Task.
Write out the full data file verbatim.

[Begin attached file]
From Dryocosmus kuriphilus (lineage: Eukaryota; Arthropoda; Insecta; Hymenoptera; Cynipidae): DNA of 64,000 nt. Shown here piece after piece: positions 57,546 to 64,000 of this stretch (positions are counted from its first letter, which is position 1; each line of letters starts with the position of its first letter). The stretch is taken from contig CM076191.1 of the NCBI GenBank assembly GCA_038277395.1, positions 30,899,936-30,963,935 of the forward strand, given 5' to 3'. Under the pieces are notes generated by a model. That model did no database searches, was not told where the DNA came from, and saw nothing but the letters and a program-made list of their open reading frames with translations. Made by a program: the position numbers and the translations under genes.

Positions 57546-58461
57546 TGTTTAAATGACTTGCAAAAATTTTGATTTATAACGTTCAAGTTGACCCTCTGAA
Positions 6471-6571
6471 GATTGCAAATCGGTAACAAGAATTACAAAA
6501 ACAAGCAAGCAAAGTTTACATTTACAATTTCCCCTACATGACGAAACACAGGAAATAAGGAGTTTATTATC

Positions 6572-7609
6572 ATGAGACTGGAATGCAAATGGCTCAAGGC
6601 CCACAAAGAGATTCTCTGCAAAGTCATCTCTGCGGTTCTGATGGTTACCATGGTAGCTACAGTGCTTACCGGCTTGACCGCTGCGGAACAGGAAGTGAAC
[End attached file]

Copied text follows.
From Dryocosmus kuriphilus (lineage: Eukaryota; Arthropoda; Insecta; Hymenoptera; Cynipidae): DNA of 64,000 nt. Shown here piece after piece: positions 57,546 to 64,000 of this stretch (positions are counted from its first letter, which is position 1; each line of letters starts with the position of its first letter). The stretch is taken from contig CM076191.1 of the NCBI GenBank assembly GCA_038277395.1, positions 30,899,936-30,963,935 of the forward strand, given 5' to 3'. Under the pieces are notes generated by a model. That model did no database searches, was not told where the DNA came from, and saw nothing but the letters and a program-made list of their open reading frames with translations. Made by a program: the position numbers and the translations under genes.

Positions 57546-58461
57546 TGTTTAAATGACTTGCAAAAATTTTGATTTATAACGTTCAAGTTGACCCTCTGAA
Positions 6471-6571
6471 GATTGCAAATCGGTAACAAGAATTACAAAA
6501 ACAAGCAAGCAAAGTTTACATTTACAATTTCCCCTACATGACGAAACACAGGAAATAAGGAGTTTATTATC

Positions 6572-7609
6572 ATGAGACTGGAATGCAAATGGCTCAAGGC
6601 CCACAAAGAGATTCTCTGCAAAGTCATCTCTGCGGTTCTGATGGTTACCATGGTAGCTACAGTGCTTACCGGCTTGACCGCTGCGGAACAGGAAGTGAAC